The U.S. wireless industry contributes $475 billion annually to America’s economy and supports 4.7 million jobs, according to a new report commissioned by CTIA.
The analysis, developed by Accenture , finds that the U.S. wireless industry accounts for 2.6 percent of total U.S. GDP (2016), making it equivalent to the 24th largest economy in the world.
“The wireless industry is a major driver of the U.S. economy and this report underscores why it is important for America to win the global race to 5G,” said Meredith Attwell Baker, CTIA President and CEO. “We know that the next-generation of wireless will represent an even bigger boost to the economy, and that’s why we need key policy reforms this year to ensure the U.S. wireless industry wins this global race.”
The report shows that America’s wireless industry is an accelerator for the U.S. economy - in terms of both jobs and GDP impact. Each direct wireless job results in 7.7 jobs throughout the economy, according to the report. This “multiplier” effect places the wireless industry ahead of other sectors, such as restaurants (1.5x multiplier) and hardware manufacturing (3.9x multiplier).
In addition, every dollar of the wireless industry’s direct GDP contribution generates $3.20 of total GDP impact across the broader economy thanks to increased household spending and economic contributions from adjacent industries.
The study also shows the powerful impact of wireless investment and innovation across all 50 U.S. states. State-by-state information is available on CTIA’s website.
The report builds on Accenture Strategy’s previous analysis for CTIA, released in January 2017, which highlighted the economic and societal impact of deploying 5G wireless. That analysis found that the next generation of wireless would create 3 million new jobs and boost U.S. GDP by $500 billion, supported by a projected $275 billion in wireless investment.
“As the wireless industry continues to play a significant role in the U.S. economy, it is turning to the potential of 5G to accelerate innovation and growth by scaling small cell wireless infrastructure,” said Tejas Rao, managing director and global 5G offering lead for Accenture’s network practice. “New and innovative sectors, solutions and business models will emerge as telecom operators, industries and municipalities collaborate to develop 5G technology.”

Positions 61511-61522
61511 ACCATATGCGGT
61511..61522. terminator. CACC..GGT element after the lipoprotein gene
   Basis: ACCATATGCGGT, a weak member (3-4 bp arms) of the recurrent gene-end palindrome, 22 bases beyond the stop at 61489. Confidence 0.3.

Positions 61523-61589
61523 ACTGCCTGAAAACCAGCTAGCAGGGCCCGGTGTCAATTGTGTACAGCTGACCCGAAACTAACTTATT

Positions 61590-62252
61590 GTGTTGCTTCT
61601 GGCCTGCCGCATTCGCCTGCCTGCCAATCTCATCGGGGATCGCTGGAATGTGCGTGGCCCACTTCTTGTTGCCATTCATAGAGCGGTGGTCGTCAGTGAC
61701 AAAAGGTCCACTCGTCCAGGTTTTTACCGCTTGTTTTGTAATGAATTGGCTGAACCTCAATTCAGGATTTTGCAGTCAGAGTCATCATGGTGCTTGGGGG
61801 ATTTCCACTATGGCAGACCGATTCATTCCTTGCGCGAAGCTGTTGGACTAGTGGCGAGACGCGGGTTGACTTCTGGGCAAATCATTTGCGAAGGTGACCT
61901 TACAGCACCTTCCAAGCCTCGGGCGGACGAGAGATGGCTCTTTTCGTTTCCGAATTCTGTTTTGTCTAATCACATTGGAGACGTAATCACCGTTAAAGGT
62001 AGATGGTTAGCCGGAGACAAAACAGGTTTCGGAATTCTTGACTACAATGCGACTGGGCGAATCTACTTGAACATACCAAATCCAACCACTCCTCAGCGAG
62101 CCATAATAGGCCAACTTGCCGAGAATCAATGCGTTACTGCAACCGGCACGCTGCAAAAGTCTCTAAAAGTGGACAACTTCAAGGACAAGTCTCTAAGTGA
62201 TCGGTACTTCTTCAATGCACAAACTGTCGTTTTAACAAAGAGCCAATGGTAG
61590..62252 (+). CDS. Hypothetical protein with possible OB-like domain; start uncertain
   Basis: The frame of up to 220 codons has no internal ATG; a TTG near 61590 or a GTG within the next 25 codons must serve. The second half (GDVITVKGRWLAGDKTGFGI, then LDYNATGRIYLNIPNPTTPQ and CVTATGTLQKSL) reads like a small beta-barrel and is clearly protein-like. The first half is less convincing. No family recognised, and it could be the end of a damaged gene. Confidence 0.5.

To keep pace with rising consumer demand for wireless data - 238% in the last two years - and build out 5G networks, wireless carriers will need to deploy roughly 800,000 modern wireless antennas - small cells - in the next few years. These small cells, similar in size to a pizza box, will enable new innovations including the Internet of Things, smart cites and autonomous cars.
“Consumer demands have pushed industry sectors to either require wireless to run their business, or to develop new business models predicated on wireless,” said Sanjay Dhar, managing director, Accenture Strategy, Communications, Media & Technology. “5G will certainly advance this trend, and help the wireless industry push our economy forward.”
For additional information on the report “How the Wireless Industry Powers the U.S. Economy” click on the link https://accntu.re/2Es1kUM.
About the Research
Through a comprehensive study, commissioned by CTIA and conducted by Accenture Strategy, an economic model was created to estimate the contribution of the wireless industry to the U.S. economy at a national and state level. Economic contribution modeling allows an estimation of how the current state of an industry supports the broader local economy. Regional distributions for direct value-add, employment and production patterns were driven by publicly available data from the U.S. Bureau of Labor Statistics and the U.S. Bureau of Economic Analysis, and further adjusted based on available industry data.
CTIA® (www.ctia.org) represents the U.S. wireless communications industry and the companies throughout the mobile ecosystem that enable Americans to lead a 21st century connected life. The association’s members include wireless carriers, device manufacturers, suppliers as well as apps and content companies. CTIA vigorously advocates at all levels of government for policies that foster continued wireless innovation and investment. The association also coordinates the industry’s voluntary best practices, hosts educational events that promote the wireless industry and co-produces the industry’s leading wireless tradeshow. CTIA was founded in 1984 and is based in Washington, D.C.